Ross Gower

EU 2024 Parliamentary Elections: An Injured Left, A Surging but Disunified Right and a Persistent Centrist Status Quo

Posted on Posted in Analyses, EU & NATO






By Ross Gower, Analyst KEDISA



In early June of this year, EU citizens will head to the polls for the European Parliamentary elections. While the Parliament is typically regarded as the weakest of the three main EU institutions, its power has grown significantly in recent years, and with the ability to approve, reject and amend a large set of proposed laws, its political make-up will have large ramifications in the EU for the next five years.

The elections are expected to be a tumultuous one. Since the last EU elections, right-wing eurosceptic parties have made significant gains at the national level. In Sweden, the radical-right Sweden Democrats became the second largest party and were instrumental in allowing a right of centre Government to form. The 2022 Italian elections saw Giorgia Meloni becoming Prime Minister, now leading a Government predominantly made up of far-right parties. Most recently in the Netherlands Geert Wilders’ VVD became the largest party.

The Eurosceptic right is now expected to have similar successes at the European-level. Many now worry that these parties will become a powerful bloc within the chamber. This article analyses what the polls currently show, and what blocs will reign supreme in the Parliament.

What the Polls Show:

A number of polls on the election have been conducted recently by organisations such as Europe Elects, the European Council on Foreign Relations and Politico. While these polls differ in terms of certain specifics, they broadly show similar expected outcomes.

The two largest political groups in the Parliament, the centre right European People’s Party (EPP) and centre-left Socialists & Democrats (S&D) group are expected to lose overall seats. The EPP are expected to go from 179 seats to 173-180 and the S&D Group are expected to go from 141 seats to 131-143. Even if the more optimistic polling for these parties proves to be correct, and they increase their overall seats, their influence will still be diminished. This is because the total number of seats for the next Parliamentary term is increasing from 705 to 720. As such, even if the EPP and S&D were able to increase their total seats to 180 and 143 respectively, their proportion of the seats will still have decreased in the new Parliament.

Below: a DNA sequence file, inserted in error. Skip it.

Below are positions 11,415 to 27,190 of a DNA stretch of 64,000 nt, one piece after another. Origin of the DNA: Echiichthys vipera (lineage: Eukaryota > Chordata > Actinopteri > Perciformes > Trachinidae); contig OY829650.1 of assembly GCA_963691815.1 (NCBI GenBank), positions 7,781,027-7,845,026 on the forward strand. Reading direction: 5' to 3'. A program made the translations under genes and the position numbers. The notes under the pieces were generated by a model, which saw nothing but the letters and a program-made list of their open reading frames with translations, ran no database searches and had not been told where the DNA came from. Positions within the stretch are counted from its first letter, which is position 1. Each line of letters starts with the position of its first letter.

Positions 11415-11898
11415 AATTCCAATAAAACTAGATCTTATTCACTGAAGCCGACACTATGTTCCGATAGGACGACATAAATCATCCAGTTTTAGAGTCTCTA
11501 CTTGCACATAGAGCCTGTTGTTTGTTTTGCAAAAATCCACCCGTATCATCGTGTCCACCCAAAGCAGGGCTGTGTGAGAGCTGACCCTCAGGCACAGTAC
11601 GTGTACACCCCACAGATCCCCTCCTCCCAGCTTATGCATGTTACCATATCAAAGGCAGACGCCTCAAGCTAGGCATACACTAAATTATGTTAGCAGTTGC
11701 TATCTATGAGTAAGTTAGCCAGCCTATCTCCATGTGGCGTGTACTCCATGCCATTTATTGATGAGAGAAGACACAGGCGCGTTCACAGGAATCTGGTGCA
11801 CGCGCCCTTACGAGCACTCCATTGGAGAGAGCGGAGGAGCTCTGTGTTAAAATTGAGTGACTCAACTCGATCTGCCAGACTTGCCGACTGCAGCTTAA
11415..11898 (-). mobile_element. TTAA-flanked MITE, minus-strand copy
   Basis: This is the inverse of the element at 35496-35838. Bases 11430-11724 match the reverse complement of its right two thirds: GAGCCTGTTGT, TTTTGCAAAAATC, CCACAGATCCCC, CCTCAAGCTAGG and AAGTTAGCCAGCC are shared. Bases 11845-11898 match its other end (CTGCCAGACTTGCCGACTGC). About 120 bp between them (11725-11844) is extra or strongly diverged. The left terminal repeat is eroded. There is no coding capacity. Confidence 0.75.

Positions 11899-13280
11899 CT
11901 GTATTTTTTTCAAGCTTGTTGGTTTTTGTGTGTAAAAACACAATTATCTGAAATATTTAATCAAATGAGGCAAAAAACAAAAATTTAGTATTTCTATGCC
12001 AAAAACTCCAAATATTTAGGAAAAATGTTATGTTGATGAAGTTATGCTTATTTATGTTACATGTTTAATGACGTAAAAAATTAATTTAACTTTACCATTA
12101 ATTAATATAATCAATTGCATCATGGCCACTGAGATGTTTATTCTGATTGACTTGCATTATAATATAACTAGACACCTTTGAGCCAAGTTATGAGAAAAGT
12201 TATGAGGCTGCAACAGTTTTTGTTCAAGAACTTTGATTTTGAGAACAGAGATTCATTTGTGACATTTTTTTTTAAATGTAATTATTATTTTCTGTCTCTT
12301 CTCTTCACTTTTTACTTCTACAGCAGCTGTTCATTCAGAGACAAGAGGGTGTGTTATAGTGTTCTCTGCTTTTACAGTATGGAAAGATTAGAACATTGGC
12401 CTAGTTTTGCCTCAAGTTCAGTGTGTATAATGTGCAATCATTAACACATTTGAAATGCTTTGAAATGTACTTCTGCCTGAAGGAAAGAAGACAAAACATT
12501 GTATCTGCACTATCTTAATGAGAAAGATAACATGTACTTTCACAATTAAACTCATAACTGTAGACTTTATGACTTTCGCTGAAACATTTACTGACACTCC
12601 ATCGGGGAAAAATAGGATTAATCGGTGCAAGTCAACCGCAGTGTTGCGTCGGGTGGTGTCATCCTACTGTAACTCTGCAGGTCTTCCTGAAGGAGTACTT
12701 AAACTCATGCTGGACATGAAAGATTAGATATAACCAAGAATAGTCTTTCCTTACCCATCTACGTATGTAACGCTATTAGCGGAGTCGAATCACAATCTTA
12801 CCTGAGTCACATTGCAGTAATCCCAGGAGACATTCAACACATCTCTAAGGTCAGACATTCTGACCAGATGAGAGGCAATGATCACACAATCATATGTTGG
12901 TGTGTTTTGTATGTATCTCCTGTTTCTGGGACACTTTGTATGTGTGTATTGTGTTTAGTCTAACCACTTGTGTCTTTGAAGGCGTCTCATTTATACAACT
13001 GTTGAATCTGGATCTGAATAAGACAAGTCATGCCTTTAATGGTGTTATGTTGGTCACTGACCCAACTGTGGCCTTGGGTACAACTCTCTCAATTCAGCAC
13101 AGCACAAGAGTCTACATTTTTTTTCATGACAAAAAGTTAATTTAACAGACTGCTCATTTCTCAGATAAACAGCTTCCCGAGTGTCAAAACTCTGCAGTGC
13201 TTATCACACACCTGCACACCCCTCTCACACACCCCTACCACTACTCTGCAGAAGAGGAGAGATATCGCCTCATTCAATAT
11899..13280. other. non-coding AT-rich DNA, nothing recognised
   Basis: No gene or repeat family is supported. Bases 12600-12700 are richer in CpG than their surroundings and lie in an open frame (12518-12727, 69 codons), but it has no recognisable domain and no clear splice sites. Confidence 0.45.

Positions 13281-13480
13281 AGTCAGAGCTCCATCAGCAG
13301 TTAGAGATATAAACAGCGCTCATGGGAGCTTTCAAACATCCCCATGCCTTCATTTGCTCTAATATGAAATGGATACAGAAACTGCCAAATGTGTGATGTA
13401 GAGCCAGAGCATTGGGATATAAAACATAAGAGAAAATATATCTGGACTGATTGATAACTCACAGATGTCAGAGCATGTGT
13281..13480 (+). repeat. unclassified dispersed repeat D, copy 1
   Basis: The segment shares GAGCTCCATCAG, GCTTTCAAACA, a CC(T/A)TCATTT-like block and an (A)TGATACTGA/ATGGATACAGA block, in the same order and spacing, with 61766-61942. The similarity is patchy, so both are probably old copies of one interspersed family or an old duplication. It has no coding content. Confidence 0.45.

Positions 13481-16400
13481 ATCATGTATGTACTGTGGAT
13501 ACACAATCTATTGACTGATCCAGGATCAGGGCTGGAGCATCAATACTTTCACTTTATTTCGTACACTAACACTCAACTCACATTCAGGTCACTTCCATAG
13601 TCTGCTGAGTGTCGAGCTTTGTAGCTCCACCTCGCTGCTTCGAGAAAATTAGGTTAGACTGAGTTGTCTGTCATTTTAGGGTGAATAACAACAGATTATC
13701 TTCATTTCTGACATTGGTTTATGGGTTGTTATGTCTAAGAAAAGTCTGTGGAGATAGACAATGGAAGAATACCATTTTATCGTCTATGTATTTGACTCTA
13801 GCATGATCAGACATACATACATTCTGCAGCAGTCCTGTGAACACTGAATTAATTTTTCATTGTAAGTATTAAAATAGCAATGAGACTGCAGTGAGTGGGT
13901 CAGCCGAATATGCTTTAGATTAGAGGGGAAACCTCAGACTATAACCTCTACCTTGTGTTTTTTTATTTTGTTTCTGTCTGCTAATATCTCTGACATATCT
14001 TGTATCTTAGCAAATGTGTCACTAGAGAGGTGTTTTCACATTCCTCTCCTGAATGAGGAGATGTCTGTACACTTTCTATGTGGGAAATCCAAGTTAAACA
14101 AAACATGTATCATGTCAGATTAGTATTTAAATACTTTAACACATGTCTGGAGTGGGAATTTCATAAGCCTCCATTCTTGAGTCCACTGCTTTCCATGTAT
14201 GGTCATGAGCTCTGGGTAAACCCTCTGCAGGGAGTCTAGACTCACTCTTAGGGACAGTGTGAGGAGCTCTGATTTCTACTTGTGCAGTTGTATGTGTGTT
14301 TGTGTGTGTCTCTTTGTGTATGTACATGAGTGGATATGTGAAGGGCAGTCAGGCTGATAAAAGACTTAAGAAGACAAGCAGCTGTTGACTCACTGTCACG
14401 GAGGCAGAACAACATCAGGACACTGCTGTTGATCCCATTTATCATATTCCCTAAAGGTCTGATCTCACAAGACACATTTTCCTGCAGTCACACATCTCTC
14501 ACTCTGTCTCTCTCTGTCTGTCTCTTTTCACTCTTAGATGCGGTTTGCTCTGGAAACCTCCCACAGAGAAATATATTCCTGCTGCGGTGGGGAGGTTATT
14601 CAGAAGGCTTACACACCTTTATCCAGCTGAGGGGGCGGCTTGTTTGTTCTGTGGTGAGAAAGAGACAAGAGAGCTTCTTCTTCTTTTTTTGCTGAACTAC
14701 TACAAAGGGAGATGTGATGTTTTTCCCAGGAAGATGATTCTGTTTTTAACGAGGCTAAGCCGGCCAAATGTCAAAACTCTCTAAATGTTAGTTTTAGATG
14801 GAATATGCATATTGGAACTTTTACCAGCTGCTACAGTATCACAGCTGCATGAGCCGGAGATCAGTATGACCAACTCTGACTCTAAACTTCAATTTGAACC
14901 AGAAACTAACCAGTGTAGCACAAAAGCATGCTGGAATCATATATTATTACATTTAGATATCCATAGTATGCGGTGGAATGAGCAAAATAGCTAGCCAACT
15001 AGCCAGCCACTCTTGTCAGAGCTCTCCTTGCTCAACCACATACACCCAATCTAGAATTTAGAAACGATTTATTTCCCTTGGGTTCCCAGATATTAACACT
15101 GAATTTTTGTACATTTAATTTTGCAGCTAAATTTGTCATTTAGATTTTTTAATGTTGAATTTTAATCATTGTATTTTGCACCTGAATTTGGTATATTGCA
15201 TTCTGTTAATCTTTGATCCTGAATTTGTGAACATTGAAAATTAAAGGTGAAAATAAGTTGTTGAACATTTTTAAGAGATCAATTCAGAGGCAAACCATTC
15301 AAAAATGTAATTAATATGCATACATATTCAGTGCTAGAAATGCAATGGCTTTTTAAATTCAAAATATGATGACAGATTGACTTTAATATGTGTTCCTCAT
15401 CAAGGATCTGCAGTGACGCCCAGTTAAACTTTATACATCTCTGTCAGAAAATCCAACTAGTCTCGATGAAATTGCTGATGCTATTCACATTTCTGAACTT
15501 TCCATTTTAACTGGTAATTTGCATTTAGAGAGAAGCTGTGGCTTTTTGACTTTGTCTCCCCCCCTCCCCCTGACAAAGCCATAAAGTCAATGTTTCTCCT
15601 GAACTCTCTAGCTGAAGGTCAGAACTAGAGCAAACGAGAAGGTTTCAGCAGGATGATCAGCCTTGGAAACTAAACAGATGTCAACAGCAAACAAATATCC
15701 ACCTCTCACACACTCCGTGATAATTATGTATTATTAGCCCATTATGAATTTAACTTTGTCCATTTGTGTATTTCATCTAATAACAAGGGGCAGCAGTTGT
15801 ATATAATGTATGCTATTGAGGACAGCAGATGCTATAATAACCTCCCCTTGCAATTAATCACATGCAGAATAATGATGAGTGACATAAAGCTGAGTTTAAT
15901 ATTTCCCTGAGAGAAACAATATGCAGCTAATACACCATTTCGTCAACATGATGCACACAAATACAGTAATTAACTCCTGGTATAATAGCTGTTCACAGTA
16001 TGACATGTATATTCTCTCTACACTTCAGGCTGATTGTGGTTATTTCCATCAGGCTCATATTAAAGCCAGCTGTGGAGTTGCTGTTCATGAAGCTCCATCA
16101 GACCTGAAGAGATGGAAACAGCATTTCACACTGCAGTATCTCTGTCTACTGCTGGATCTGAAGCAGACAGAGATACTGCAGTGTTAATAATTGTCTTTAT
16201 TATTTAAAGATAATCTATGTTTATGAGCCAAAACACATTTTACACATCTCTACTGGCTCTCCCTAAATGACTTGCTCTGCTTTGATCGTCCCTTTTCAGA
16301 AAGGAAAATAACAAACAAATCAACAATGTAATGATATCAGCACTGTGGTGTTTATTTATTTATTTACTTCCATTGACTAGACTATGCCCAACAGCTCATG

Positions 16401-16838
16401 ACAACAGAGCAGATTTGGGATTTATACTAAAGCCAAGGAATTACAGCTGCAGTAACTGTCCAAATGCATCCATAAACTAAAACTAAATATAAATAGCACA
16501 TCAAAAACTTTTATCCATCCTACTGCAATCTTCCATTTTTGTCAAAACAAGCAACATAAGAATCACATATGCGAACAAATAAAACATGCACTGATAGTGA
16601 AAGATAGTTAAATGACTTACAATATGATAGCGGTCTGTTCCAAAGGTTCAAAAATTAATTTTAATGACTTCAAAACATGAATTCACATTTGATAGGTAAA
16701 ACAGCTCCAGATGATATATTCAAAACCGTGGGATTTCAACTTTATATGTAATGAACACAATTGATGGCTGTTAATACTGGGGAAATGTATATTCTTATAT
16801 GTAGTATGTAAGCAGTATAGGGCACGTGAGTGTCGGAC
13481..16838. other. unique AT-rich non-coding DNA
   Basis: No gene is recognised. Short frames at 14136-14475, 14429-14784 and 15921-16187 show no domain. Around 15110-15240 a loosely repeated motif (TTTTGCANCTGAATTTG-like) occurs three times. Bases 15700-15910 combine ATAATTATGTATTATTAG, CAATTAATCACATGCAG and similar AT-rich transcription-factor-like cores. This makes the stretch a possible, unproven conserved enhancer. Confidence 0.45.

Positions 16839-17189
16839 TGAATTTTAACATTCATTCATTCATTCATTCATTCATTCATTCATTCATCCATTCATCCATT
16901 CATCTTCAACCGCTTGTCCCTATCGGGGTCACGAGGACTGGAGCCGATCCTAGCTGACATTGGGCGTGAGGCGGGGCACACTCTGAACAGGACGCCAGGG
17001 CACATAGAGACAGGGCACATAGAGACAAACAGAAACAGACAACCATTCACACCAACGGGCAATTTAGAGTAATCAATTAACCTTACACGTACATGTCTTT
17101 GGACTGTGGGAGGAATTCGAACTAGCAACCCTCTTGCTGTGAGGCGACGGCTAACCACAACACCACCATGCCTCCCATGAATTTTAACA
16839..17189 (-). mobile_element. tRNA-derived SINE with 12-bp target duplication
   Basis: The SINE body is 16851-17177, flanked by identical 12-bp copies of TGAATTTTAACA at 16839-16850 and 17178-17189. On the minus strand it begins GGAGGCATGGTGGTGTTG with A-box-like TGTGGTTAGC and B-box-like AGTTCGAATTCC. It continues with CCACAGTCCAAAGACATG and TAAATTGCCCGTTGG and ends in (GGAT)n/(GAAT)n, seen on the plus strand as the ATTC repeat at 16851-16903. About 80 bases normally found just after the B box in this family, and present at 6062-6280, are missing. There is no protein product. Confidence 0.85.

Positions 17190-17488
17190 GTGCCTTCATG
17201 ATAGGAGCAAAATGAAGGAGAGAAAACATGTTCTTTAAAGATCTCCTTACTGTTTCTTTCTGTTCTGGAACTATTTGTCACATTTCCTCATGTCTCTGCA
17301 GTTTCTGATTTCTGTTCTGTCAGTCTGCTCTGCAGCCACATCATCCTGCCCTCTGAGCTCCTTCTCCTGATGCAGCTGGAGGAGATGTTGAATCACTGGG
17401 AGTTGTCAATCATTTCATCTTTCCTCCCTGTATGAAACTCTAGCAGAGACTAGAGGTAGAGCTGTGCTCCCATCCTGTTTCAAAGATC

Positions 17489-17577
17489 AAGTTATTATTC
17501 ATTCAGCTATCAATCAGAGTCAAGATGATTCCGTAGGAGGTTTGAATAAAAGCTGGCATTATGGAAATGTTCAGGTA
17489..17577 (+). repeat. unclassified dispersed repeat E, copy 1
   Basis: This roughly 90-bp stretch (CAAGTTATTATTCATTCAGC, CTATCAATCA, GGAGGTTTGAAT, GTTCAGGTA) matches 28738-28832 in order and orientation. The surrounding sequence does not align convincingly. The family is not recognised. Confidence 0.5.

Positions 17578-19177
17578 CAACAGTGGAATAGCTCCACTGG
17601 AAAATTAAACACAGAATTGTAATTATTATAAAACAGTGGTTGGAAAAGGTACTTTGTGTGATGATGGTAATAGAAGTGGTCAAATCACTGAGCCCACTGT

The centrist liberal Renew Europe Group is expected to perform very poorly at the elections. Their current 101 seats are expected to be diminished to 82-86.

Equally expected to perform poorly is the Green/EFA group. They are expected to win only 45-61 seats, down from their current 71.

The two right-wing nationalist groups, the European Conservative and Reformists (ECR) and Identity and Democracy (I&D) are expected to be the two big winners from the election. The ECR is expected to grow from 67 seats to 80-89, while I&D from 58 to 91-98. Further-more, the number of non-affiliated MEPs is expected to be between 42-54. Some of these members, in particular those from Viktor Orban’s Fidesz party, will add to the influence of the right-wing nationalists in Parliament.

More unpredictable is the far-left populist Left group. They currently hold 38 seats and are currently polling at between 35-44.

An Injured Left-Wing Bloc:

The bloc of left wing-parties in the European Parliament is expected to lose influence in the next Parliament. The S&D and Greens are expected to lose seats at the election, and while the Left may make gains, it will have a negligible effect on the overall size of the bloc. The 223-236 seats that the S&D, Greens and Left are expected to win collectively brings it far short of the 361 majority necessary to pass legislation.

If the Liberal Renew Europe group provided support for a left-wing alliance in the Parliament, it may have more influence. However, the 82-86 seats that they would add to the bloc would still bring them short of a majority, meaning they will need the support of more liberal members of the EPP to pass legislation. This will prove difficult though, especially on environmental legislation, where the EPP has moved to the right and fought against key parts of the European Green Deal. It may also prove difficult to convince many Renew Europe MEPS to support a left-wing bloc due to their considerable differences with the Left group. Renew Europe MEPS are typically very pro-EU integration and military for Ukraine, while the Left group have a history of Euroscepticism and opposition to military aid.

As such, while a left-wing bloc may be able to influence legislation with the support of other parties, they are going to be significantly weakened in the next parliament.

 A Growing but Divided Right-Wing Bloc: